Another BBC item promotes falsehoods about Israel’s anti-terrorist fence

On January 3rd BBC Radio 4’s ‘Archive on 4’ re-ran an hour-long programme first aired in November 2019 under the title “Build the Wall!”.

“On the 30th anniversary of the fall of the Berlin Wall, Katy Long asks why political leaders are celebrating the occasion while building new border walls of their own.

From the United States, where ‘build the wall’ has become a symbol of the Trump presidency, to Norway, India and South Africa, dozens of walls have gone up since 1989, with many more being built, planned or imagined. In this programme, Katy tells the modern history of border walls to ask why they are being built, and why now, when new virtual technologies increasingly offer alternatives to concrete barriers.

Katy will examine the complicated history of the Berlin Wall, and what it meant during the Cold War. She’ll examine border walls and border communities in Northern Ireland, the United States, South Africa and Israel, exploring what happens when walls are built – for good and ill – and whether it’s possible to take them down again. She’ll look at the difference between walls to keep people in, and keep them out, and whether the walls are really about safety, or certainty, or just about ‘us’ and ‘them’.”

Katy Long is not a BBC journalist. As readers may know, the BBC’s editorial guidelines state that:

“4.3.12 We should not automatically assume that contributors from other organisations (such as academics, journalists, researchers and representatives of charities and think-tanks) are unbiased. Appropriate information about their affiliations, funding and particular viewpoints should be made available to the audience, when relevant to the context.”

BBC audiences however are told nothing of Long’s affiliations and hear nothing about the “funding and particular viewpoints” of the think tank for which she works.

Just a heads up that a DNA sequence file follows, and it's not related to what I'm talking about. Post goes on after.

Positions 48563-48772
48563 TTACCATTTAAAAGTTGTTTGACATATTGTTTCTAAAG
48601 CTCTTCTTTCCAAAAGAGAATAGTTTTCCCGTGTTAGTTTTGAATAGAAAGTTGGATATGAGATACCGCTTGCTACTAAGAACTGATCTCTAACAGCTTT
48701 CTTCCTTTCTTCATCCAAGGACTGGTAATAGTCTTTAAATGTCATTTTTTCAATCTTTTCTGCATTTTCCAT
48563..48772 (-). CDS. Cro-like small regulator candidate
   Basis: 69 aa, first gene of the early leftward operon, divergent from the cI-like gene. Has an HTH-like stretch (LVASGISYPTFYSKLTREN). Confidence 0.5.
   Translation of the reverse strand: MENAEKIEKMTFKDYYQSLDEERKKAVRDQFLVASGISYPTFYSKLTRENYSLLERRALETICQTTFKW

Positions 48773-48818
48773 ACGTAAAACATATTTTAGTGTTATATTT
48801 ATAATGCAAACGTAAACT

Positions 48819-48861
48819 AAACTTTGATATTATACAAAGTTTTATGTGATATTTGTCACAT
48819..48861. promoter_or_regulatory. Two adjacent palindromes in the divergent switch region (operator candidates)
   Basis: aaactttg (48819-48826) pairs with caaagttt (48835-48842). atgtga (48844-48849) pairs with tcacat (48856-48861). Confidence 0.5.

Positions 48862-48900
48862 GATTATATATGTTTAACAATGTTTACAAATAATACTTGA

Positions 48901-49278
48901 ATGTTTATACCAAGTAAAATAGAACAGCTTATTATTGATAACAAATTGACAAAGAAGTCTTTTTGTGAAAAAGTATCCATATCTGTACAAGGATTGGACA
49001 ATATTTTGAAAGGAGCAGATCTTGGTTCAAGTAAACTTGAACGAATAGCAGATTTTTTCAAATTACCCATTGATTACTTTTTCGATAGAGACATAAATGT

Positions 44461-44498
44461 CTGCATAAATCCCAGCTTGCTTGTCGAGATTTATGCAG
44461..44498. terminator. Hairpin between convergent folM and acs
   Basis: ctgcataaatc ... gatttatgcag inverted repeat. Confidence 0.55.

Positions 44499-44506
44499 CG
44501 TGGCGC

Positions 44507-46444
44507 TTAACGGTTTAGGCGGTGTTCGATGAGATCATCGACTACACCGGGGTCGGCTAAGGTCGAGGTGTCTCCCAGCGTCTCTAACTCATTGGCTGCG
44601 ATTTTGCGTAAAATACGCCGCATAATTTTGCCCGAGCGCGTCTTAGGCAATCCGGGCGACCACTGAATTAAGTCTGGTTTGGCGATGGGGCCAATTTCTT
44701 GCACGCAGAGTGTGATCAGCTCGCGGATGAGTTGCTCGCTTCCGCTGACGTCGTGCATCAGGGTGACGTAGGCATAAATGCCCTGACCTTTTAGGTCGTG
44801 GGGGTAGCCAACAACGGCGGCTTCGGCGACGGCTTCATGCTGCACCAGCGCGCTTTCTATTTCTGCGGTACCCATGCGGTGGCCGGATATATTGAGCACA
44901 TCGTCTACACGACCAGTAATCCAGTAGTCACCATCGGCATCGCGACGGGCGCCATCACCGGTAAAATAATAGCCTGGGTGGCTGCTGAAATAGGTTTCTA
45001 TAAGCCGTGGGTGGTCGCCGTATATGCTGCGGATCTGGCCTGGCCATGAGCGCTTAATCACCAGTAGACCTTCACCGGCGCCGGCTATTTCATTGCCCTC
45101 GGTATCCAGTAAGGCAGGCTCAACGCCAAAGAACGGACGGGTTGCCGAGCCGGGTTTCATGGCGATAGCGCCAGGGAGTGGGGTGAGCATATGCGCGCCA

According to its webpage, the BBC Radio 4 programme will be available “for over a year” and so the substantial section relating to Israel – which begins at 43:55 – is worthy of examination. [emphasis in italics in the original, emphasis in bold added]

Long: “And the closer I look the more it seems like border walls run along the hidden fault lines of our liberal democracies. They’re monuments of the political impossibility of balancing national sovereignty with ideas of universal freedom, human rights and equality. That’s certainly the case of Israel – a state that is now almost entirely surrounded by walls. Danny Tirza.”

Tirza: “In 2000 the government decided to construct a security barrier between the West Bank and Israel and that was the project that I was the head of.”

Israel is of course not “entirely surrounded by walls” – in most places the border is protected by a fence. Long began by casting doubt on the information her interviewee had yet to provide.

Long: “For Tirza, the architect of the West Bank security fence, the logic of the barrier is simple and can be measured in the number of Israeli lives he believes it has saved.”

Tirza: “From 2000 till the end of 2006 we had in Israel more than three thousand terror attacks. We lost in this period 1,562 people that were murdered by terror attacks from the West Bank to Israel. At that period we had from Gaza Strip only three terror attacks because Gaza Strip was already fenced before that. But from January 2007 till today we had from the West Bank to Israel only 50 terror attacks and we lost in this period 41 people. You can see the differences.”